Belly dance and beaches

toe-nails-waterA belly dancing friend turned 60 this weekend, so I drove down the coast to celebrate with her.

Along the way there and back, I stopped to swim and walk in the bush.

My road music for the trip was mostly Celtic. Being out of the city was very relaxing, so my music choices were as laid back as I was. 

Here’s a taste. Lisa Lynne with Circle of Joy.

The bush wasn’t quite so laid back. It’s spring, or according to the D’harawal calendar, the time of Ngoonungi (cool, getting warmer) so it was bursting with life.

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In a few hours on Beecroft Peninsula I saw galahs, King parrots, a white heron, the slither of a (large!) black snake through dead leaves, and an echidna burrowing into a tussock of grass to hide from me.

No pictures though; the snake was too fast and too far away, and by the time I found the echidna, I’d used up all my phone battery on plants …. Note to self, remember the portable recharger next time you go on a bushwalk.

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By the time I got to the party, I was almost too tired from all the walking to have fun. But the lively Dorothy-Jane Gosper Band (from just up the road in Canberra) woke me up.

It was a fantastic night — catching up with old friends, dancing, watching both my friend and her superbly talented daughter belly dance. So this next video is for the birthday girl: Serena Ramzy dances to the music of her husband, Egyptian drummer, Hossam Ramzy.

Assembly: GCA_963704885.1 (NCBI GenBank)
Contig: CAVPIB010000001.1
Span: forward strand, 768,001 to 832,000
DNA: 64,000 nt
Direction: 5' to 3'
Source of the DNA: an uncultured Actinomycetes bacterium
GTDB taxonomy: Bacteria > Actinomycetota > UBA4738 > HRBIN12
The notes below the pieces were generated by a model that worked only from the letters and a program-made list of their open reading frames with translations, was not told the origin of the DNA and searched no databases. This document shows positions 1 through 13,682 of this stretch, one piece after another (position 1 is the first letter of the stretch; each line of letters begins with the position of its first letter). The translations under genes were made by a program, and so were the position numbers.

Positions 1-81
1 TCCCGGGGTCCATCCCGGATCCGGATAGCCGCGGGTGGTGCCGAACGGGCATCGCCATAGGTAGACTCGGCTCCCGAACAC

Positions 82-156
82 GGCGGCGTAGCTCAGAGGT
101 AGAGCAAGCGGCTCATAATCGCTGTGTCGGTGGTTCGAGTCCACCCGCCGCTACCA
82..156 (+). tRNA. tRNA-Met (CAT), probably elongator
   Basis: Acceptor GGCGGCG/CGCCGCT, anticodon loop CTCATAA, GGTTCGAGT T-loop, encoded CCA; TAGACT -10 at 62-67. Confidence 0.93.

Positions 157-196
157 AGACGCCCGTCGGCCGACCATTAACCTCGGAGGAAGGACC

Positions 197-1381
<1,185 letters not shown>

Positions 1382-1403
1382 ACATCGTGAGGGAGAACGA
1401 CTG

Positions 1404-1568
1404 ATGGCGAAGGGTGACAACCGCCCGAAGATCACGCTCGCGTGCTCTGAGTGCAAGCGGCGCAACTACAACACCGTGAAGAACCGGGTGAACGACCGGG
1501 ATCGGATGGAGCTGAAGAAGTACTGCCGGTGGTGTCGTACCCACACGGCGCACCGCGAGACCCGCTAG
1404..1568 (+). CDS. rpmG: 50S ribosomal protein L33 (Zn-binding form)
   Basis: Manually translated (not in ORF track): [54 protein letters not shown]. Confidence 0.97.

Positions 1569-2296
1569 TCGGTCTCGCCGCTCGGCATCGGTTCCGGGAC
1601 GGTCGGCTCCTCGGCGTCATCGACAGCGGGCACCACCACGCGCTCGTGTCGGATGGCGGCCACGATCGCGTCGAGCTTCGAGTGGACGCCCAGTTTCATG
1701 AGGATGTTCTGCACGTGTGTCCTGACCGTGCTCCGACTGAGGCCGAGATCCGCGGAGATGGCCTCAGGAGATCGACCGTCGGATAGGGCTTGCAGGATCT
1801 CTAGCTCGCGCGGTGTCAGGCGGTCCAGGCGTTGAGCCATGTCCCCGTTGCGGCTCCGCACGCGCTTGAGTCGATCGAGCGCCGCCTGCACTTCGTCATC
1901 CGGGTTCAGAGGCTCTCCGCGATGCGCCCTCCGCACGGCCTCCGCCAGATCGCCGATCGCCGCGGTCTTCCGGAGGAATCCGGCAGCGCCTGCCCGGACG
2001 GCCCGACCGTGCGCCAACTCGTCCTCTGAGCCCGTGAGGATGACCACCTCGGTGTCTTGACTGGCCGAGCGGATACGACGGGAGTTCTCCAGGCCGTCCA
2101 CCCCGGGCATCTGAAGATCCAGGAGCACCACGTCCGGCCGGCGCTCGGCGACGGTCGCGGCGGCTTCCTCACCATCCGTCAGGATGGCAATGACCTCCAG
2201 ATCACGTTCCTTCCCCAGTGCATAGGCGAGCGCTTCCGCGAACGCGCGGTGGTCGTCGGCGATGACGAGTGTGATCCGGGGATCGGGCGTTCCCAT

It’s always hard to leave the South Coast, so on my way back the next day I took my time and checked out Burrill Lake. Although I’ve passed by many times before, I’d never stopped there. I’m so glad I did. The tidal inlet (pic below) is very like the one at Wallaga Lake, further south, where I spent several years as a teenager. They were extremely tough years, because there were several deaths in my immediate family, but the magical sapphire waters of Wallaga Lake inlet helped me through. I’m not a mystical person, but I’m a total believer in the healing power of water. So I think these pics will explain why I’m in love with Burrill Lake. I plunged in at the edge of the surf and drifted into the lake with the tidal flow.

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I could have stayed there all day, but I had to get back in the car.

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I was almost back in Sydney before I turned the music off, and the radio on. After the news, which was mostly bad, Radio National’s ‘All in the Mind’ program began with a discussion of the role of ‘positive psychology’ in happiness and wellbeing.

Exercise, music, dance, friends, the beauty of the natural world, getting creative with my camera, swimming in icy water and filling my whole being with the sound of the sea — I ticked a lot of happiness boxes this weekend.

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4 thoughts on “Belly dance and beaches

  1. My place is big on king parrots. Sitting outside under the wattle tree (their favourite food) talking on the phone. They are a metre above me and hanging upside down. Very inquisitive birds and totally unafraid of people.

    Also have pairs of elusive pale headed rosellas, incredibly loud cockatoos and the much rarer glossy black cockatoos with yellow tail feathers. Massive birds with a wingspan of almost a metre and they take joy in reducing the banksias to saw dust.

    Great eucalyptus photo.

    • Thanks King Tubby, getting that eucalyptus shot is one of the reasons my battery was dead by the time I saw the echidna! I’m very happy with it too.

      Sounds like you live in a wonderful place, & you’re very lucky to have so much bird life, the black cockatoos. I saw some recently in inner western Sydney, ripping into a pine tree – it was exciting, because so rare to see them, but I do wonder if it’s the drought that’s forced them into the city, so perhaps not so good.

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